Lithuania swings left, says no to more austerity15.10.2012, 13:36
As widely anticipated, the political sentiment in Lithuania clearly swung left in the first round of the October general election with two leftist opposition parties, Labour and SocDems, securing a clear lead ahead of the second round.
The result is likely to oust the conservative government of An-drius Kubilius that is publicly accused of intensifying the nation’s deepest recession, triggering record-high unemployment and exodus of workers.
Together with Order and Justice, the two leaders are already talking a coalition that may in the end attract another small party, such as the more leftist Polish Election Action or the more rightist Liberal Movement.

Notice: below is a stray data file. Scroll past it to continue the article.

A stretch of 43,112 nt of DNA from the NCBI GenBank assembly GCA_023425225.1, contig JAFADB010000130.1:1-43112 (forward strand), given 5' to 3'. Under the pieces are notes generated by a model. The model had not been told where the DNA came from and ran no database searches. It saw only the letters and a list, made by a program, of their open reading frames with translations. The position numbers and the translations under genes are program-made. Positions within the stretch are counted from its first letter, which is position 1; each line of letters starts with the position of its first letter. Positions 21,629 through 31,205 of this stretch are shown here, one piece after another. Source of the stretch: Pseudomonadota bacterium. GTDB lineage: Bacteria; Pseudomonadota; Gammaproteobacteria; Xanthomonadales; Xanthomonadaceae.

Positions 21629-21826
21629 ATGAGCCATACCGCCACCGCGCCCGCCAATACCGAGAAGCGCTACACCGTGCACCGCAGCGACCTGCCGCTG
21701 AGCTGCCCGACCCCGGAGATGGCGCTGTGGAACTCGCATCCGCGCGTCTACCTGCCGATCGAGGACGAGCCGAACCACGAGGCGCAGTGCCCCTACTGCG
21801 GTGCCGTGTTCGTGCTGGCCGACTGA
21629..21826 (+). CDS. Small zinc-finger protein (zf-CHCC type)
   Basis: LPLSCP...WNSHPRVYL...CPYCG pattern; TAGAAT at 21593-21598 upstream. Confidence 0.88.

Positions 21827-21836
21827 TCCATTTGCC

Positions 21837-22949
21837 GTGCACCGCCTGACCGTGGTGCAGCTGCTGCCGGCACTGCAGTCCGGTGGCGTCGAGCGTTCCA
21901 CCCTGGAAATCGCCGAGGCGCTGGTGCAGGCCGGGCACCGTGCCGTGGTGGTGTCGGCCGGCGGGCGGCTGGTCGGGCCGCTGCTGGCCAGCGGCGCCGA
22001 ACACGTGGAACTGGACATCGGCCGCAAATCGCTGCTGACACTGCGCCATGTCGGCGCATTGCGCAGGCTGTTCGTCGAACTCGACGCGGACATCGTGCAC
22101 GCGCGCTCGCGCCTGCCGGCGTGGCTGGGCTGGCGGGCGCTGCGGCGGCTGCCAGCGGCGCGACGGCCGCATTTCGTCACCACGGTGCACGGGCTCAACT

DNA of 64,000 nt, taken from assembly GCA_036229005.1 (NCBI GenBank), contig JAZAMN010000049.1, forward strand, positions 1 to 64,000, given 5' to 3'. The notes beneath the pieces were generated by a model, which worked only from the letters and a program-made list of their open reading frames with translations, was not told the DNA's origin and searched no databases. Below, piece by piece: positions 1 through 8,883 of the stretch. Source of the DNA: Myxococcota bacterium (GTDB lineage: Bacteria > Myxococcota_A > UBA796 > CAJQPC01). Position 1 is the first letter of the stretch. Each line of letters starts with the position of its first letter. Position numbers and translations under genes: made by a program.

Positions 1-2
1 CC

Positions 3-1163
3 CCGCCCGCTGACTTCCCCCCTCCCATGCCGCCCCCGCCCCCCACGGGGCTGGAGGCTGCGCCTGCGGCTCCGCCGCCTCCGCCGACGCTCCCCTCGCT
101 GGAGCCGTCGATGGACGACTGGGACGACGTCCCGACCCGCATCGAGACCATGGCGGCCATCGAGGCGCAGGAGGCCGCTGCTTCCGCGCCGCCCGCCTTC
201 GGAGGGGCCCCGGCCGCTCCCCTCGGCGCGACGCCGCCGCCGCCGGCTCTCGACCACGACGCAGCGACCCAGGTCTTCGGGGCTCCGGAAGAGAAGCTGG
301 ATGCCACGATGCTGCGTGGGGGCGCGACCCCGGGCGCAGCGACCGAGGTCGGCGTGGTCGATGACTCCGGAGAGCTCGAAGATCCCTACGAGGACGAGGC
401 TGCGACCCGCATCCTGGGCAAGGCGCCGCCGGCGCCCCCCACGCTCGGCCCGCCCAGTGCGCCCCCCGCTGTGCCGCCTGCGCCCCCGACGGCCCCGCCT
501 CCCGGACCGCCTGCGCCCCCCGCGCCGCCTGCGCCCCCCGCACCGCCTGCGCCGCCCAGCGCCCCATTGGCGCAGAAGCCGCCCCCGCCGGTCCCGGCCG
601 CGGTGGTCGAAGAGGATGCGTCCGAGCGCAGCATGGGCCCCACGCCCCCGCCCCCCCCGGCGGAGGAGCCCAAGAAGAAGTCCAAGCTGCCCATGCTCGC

The election picture may still change quite considerably after the second round.
Only 3 out of 71 new MPs won their mandates on 14 October.
During the second round on 28 October, the would-be leftist coalition may add another 40-50 seats while the Conservatives together with their junior coalition partners Liberal Movement may hope for some 40 at best
The leftist camp says it is too early to talk about its future economic policy but chances are that debate about introducing progressive taxation will receive a new momentum, although the leftist parties have officially promised to refrain from sud-den taxation changes.
During the election campaign, there was no shortage of promises to raise wages and pensions although no winning party could comprehensibly explain where it would take the funds to do so.
The SocDems earlier claimed they would also scrutinise the multi-billion new nuclear power project by putting aside the energy independence rhetoric to look for the project's clear economic advantages.